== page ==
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Combining enormous physical strength with higher intelligence, the Nea

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Re: Combining enormous physical strength with higher intelligence, the Nea  [#permalink]

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New post 21 Aug 2019, 08:05
I get the justification of "appear" vs "appeared." However, I eliminated "appear" do to the plural form instead of the single form "appears" to match with the Neanderthals." Is "appear" one of those verbs that can appear plural or singular.

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New post 21 Aug 2019, 19:28
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thealchemist89 wrote:
I get the justification of "appear" vs "appeared." However, I eliminated "appear" do to the plural form instead of the single form "appears" to match with the Neanderthals." Is "appear" one of those verbs that can appear plural or singular.

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Hi thealchemist89,

The Neanderthals is, in fact, plural, so appear is correct.

The singular is Neanderthal, and that would need appears.
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New post 16 Oct 2019, 20:06
EMPOWERgmatVerbal wrote:
Hello Everyone!

Let's tackle this question, one issue at a time, and narrow it down to the correct answer! First, here is the original question with the major differences between options highlighted in orange:

Combining enormous physical strength with higher intelligence, the Neanderthals appear as equipped for facing any obstacle the environment could put in their path, but their relatively sudden disappearance during the paleolithic era indicates that an inability to adapt to some environmental change led to their extinction.

(A) appear as equipped for facing any obstacle the environment could put in their path,
(B) appear to have been equipped to face any obstacle the environment could put in their path,
(C) appear as equipped to face any obstacle the environment could put in their paths,
(D) appeared as equipped to face any obstacle the environment could put in their path,
(E) appeared to have been equipped for facing any obstacle the environment could put in their path,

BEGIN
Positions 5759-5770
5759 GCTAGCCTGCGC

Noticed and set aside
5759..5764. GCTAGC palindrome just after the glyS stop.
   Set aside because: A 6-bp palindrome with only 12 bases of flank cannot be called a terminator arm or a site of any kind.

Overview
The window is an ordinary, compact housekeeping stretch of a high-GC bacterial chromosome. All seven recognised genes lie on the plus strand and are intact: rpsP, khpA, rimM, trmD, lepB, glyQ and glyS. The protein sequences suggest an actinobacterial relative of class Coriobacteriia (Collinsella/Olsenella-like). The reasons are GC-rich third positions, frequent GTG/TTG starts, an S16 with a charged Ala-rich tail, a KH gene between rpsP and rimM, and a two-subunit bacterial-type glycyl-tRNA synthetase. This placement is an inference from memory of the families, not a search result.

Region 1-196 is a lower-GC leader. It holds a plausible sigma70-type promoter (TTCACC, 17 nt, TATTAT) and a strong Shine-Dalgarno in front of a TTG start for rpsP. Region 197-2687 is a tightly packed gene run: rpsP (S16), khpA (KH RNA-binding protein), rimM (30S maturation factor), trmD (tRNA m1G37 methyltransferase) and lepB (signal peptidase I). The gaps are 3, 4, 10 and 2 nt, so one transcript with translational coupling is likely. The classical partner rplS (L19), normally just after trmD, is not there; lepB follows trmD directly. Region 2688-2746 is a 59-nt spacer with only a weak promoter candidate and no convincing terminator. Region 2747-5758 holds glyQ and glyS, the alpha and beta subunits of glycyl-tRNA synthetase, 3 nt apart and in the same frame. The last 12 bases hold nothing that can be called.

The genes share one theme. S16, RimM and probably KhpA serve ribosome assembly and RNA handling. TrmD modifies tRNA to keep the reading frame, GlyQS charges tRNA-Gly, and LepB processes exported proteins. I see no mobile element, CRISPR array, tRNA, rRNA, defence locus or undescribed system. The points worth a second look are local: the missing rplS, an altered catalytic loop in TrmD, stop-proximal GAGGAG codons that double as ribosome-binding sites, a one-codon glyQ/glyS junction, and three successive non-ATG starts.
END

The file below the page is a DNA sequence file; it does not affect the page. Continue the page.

After a quick glance over the options, a few key differences stand out:

1. appear(ed) as / appear(ed) to have been
2. equipped for facing / equipped to face
3. path / paths


Let's start with #1 on our list: appear(ed) as / appear(ed) to have been. While this may look complicated, it's really just a matter of verb tense and meaning. Here is what each of these structures really means:

appear(ed) as --> present tense --> Neanderthals still exist and are equipped to face obstacles
appear(ed) to have been --> past tense --> Neanderthals don't still exist, but they were equipped for obstacles in the past

Since we know that the Neanderthals are extinct because of what's written later in the sentence, we know that we can rule out any sentences that suggest Neanderthals still exist in present day. Let's see how each option breaks down:

(A) appear as equipped for facing any obstacle the environment could put in their path,
(B) appear to have been equipped to face any obstacle the environment could put in their path,
(C) appear as equipped to face any obstacle the environment could put in their paths,
(D) appeared as equipped to face any obstacle the environment could put in their path,
(*While option D is technically past tense, it's not idiomatically correct to say "appeared as" in this case. Saying "appeared to have been" is clearer.)
(E) appeared to have been equipped for facing any obstacle the environment could put in their path,

We can eliminate options A, C, & D because they place Neanderthals as alive in present day, which they are certainly not.